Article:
Flexible Teaching > Flexible Workspaces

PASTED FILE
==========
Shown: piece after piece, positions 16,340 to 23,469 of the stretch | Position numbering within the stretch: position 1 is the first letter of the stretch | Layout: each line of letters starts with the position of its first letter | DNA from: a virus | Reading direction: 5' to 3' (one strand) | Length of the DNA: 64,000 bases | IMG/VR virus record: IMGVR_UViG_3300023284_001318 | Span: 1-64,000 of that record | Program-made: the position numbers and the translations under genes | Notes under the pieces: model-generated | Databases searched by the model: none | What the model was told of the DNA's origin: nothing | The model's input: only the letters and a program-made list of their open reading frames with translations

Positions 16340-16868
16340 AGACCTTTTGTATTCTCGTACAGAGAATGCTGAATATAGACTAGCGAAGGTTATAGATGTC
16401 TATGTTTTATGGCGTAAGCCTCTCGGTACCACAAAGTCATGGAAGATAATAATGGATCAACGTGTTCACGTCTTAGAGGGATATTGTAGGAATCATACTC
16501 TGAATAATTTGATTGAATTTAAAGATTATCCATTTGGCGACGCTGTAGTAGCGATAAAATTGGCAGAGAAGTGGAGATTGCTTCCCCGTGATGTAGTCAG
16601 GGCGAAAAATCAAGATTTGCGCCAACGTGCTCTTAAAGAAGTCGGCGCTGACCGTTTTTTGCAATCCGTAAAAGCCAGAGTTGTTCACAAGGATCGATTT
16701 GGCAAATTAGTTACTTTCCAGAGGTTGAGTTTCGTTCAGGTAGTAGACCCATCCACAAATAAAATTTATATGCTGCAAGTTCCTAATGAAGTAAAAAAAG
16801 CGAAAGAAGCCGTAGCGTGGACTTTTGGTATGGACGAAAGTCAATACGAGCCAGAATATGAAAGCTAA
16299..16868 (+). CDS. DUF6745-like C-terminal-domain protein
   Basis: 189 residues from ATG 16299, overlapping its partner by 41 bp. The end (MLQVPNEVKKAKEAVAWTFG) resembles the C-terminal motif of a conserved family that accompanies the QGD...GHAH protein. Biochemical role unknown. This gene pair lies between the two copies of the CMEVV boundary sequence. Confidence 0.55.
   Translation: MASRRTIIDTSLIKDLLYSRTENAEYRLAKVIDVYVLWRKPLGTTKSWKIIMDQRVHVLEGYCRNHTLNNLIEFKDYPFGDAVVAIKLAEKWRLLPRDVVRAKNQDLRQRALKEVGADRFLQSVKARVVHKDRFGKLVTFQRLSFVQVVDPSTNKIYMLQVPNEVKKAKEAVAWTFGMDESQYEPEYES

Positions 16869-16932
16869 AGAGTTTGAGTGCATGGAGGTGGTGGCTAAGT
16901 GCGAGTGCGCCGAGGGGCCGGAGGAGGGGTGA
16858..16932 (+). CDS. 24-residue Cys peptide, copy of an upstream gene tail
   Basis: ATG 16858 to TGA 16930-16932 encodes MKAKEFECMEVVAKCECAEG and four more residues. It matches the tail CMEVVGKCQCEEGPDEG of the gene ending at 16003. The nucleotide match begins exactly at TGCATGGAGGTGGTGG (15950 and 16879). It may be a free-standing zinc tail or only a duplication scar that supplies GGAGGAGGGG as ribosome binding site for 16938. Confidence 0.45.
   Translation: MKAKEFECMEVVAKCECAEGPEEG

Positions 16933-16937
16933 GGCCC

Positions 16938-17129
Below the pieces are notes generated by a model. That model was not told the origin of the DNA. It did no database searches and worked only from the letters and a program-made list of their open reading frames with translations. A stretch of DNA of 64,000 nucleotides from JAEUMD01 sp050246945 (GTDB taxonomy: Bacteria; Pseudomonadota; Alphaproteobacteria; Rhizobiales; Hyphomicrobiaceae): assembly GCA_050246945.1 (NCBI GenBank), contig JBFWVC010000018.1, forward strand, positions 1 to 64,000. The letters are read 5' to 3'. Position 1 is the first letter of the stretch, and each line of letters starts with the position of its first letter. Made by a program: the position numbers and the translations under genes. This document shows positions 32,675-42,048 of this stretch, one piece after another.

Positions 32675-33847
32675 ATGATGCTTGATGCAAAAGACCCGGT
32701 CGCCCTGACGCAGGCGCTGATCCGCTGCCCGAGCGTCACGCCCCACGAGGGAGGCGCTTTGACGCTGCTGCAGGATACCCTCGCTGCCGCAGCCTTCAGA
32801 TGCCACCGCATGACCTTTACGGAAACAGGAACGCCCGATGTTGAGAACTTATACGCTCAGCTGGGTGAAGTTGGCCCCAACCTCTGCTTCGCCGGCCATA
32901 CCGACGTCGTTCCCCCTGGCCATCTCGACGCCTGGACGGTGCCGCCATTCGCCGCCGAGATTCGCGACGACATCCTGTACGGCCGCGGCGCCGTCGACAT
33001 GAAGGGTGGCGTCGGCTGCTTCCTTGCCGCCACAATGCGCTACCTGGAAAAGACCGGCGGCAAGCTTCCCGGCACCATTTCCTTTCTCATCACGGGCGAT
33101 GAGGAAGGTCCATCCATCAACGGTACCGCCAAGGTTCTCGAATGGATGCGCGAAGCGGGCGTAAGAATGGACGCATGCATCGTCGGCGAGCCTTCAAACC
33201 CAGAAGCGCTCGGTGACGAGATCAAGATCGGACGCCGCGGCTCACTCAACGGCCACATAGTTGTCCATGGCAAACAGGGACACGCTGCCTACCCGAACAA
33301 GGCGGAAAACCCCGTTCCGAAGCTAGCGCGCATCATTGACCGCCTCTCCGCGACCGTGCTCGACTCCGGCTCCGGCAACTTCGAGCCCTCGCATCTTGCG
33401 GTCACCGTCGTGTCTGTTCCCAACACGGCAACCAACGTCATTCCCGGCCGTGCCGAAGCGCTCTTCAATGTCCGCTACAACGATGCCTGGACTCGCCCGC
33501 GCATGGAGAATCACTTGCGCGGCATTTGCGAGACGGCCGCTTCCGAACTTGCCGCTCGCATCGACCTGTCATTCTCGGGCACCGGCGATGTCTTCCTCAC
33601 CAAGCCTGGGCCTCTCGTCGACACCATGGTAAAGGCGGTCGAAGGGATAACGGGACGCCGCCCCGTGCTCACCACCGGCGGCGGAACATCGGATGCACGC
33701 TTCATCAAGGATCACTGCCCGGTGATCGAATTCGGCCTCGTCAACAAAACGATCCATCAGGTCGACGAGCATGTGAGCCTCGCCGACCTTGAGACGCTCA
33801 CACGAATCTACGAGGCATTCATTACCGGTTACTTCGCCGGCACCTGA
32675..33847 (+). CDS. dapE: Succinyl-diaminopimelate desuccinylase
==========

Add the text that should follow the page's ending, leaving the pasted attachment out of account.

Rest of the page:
Recently Edmiston Jones held a forum exploring new trends in education. One of the panellists, Professor Ian Brown from the School of Education at UTS, explained how new teaching methods (pedagogies) are providing greater choice and collaborative opportunities for both students and teachers. [caption id="attachment_3380" align="aligncenter" width="800"] Professor Ian Brown presenting at EJ’s Education Spaces Forum[/caption] The traditional classroom design does not match these new methods of delivering curriculum, where larger groups of students, sometimes more than 100, and more teachers gather to work across year levels, in smaller groups or individually. The benefits of a more flexible approach to education are increased collaboration between students, a greater sense of community and sharing, and a higher level of engagement by students in their learning. The trend towards larger, communal teaching spaces is seen not only at university level, but at primary school stage. Inaburra Primary School, in southern Sydney, has recently created a multi-function space where year 5 and 6 students learn across a number of subject areas. [caption id="attachment_3380" align="aligncenter" width="800"] Students at Inaburra Primary School[/caption] Flexible spaces provide a number of options for different subjects. Students have the choice of where to work. The open learning area may have a STEM (Science, Technology, Engineering and Maths) group co-located with a cooking class who may be adjacent to another group learning literacy. Quiet zones are provided for individual tasks requiring concentration. As more young people experience these changes in teaching styles, expectations of their work environment will also change. At Edmiston Jones, the types of work places we are designing provide for the needs of this future workforce, in creating collaborative and engaging spaces tailored to the organisation’s workflow and culture.